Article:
The Aug. 10 meeting was the third in a row to draw a large, raucous crowd opposed to mask mandates. Some speakers during the public comment period, which Days has extended to two hours at each council session, have denied the existence of COVID-19 or questioned the efficacy of masks and vaccines. Others have called the vaccine a “bioweapon” or suggested it is part of a government population control program.

All the vaccines approved for emergency use in the United States have already gone through clinical trials. Severe allergic reactions to the vaccine are “extremely rare” and “not confirmed to be causally related to the vaccine,” according to the World Health Organization. And according to the CDC, masks are safe and effective to guard against coronavirus spread.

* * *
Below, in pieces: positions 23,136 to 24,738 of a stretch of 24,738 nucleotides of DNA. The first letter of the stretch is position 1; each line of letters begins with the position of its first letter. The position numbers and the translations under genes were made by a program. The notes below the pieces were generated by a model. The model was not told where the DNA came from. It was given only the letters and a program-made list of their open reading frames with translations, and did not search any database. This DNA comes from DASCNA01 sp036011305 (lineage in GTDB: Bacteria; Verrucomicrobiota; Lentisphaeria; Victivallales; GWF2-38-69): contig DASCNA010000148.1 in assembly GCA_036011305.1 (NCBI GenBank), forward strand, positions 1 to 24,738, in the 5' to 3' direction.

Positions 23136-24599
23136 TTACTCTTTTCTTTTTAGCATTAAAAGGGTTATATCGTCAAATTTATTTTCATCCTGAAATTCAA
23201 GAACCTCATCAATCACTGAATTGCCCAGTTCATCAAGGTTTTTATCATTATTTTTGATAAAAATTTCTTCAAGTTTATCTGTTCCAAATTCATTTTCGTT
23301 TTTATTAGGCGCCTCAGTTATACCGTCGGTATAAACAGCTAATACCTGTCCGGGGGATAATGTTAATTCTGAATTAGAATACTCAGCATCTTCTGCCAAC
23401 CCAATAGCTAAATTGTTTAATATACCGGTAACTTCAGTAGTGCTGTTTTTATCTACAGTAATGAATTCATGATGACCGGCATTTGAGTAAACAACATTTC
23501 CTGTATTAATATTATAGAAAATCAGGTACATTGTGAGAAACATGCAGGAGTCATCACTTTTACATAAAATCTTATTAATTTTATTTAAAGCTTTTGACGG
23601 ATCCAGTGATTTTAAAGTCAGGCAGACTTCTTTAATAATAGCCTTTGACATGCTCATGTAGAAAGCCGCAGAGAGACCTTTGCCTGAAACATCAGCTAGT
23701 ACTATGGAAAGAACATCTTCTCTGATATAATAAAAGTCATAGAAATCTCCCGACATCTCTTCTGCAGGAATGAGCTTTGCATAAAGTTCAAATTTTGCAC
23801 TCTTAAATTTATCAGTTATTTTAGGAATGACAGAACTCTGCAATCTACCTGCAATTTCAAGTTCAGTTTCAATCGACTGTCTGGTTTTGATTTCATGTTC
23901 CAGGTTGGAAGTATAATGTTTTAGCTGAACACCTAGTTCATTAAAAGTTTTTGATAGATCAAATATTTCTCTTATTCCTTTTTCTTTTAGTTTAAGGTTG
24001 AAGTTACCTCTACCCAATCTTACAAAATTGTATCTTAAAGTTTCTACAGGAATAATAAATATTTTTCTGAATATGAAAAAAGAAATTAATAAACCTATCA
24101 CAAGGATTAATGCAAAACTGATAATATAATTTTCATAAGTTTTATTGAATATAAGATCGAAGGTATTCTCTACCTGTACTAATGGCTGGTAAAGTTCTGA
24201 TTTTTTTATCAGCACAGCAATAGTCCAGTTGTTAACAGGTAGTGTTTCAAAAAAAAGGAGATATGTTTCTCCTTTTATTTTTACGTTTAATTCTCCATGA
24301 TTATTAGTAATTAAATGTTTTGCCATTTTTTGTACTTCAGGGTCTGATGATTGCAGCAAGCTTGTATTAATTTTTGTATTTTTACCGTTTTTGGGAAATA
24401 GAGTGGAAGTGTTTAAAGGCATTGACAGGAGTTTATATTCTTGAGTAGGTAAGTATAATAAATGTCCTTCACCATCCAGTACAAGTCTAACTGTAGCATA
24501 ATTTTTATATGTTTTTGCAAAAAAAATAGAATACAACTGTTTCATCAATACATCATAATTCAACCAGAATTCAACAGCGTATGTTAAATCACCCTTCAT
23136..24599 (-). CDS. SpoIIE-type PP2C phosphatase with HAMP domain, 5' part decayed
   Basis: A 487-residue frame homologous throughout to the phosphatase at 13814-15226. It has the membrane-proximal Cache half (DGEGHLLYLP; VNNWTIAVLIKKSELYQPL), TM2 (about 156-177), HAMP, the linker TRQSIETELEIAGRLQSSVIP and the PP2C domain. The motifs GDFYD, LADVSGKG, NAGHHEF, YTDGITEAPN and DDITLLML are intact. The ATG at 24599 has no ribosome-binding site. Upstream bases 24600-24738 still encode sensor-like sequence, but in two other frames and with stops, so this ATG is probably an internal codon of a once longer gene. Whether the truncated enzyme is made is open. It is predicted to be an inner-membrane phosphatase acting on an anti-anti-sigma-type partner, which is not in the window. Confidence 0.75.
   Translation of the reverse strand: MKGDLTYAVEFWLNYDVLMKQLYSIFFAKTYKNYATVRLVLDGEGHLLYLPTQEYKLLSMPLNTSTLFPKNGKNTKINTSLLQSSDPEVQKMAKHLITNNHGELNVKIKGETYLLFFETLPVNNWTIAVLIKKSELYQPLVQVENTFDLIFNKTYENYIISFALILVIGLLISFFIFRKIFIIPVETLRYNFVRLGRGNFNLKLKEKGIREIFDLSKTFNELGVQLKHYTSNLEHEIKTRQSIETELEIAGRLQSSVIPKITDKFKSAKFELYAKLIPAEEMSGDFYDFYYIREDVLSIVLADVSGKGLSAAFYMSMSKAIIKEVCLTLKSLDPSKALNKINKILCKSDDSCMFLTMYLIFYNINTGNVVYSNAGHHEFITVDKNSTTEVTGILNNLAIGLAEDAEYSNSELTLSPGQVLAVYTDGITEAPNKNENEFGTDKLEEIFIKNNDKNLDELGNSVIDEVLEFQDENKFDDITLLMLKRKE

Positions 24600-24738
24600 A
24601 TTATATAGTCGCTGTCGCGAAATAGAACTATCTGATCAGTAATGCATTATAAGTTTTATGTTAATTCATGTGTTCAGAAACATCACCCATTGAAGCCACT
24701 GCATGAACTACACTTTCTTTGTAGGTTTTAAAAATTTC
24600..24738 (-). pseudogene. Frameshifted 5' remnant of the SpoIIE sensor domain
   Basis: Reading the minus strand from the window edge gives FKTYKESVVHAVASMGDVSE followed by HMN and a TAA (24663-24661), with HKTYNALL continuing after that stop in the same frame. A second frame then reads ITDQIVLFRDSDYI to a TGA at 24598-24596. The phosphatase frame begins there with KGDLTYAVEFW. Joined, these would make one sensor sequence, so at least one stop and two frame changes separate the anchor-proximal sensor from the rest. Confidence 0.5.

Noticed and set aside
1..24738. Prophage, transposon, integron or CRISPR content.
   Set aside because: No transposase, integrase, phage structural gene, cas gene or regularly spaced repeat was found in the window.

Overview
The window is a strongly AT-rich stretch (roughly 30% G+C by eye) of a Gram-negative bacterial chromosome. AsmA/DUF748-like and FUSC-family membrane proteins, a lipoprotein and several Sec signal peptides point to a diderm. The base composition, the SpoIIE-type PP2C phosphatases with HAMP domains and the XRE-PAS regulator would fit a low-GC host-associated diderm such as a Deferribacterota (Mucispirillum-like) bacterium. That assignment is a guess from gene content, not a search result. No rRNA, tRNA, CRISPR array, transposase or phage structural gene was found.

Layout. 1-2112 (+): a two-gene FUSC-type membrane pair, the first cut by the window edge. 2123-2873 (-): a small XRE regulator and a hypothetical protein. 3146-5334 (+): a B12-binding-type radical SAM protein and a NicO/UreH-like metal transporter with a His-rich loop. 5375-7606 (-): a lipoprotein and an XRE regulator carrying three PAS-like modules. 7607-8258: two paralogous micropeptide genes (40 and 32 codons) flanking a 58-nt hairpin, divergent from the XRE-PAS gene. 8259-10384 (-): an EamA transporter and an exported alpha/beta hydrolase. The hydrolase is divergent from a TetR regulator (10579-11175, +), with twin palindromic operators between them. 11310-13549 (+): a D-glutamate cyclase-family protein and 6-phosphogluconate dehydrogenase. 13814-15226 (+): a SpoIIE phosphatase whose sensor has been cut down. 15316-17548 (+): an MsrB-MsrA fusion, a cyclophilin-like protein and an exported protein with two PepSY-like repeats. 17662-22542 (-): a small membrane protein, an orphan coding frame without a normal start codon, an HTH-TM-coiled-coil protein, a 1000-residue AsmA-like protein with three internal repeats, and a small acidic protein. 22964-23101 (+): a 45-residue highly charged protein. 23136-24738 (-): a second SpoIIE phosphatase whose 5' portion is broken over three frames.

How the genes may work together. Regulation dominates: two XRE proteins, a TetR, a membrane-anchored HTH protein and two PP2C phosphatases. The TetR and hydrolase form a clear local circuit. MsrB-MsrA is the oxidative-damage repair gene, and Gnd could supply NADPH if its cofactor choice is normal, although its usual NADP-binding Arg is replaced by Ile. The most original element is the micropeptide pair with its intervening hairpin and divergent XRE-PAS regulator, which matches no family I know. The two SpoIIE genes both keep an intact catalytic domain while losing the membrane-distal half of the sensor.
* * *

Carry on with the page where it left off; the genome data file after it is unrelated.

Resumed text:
Newman and other Jewish leaders speaking Monday also pointed to a recent meeting in Springfield, Missouri, where about 15 protesters against a nonbinding resolution encouraging vaccinations showed up at the meeting wearing bright yellow, felt stars like those forced on Jews under the Nazi regime.

The comparisons minimize an atrocity, said Maharat Rori Picker Neiss, executive director of the Jewish Community Relations Council of St. Louis. Many Jews in the St. Louis region lost loved ones in the Holocaust or are descendants of survivors.

“We have stories, we have experience, we have family members that we have loved and lost, we have painful memories of oppression, of genocide, of destruction,” she said. “We are not political tools in the debate about COVID health.”

Updated at 6:15 p.m. with comment from Council Chair Rita Heard Days


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Reporter covering breaking news and crime by night. Born in Algeria but grew up in St. Louis. Previously reported for The Associated Press in Jackson, Mississippi and at the Wichita Eagle in Wichita, Kansas.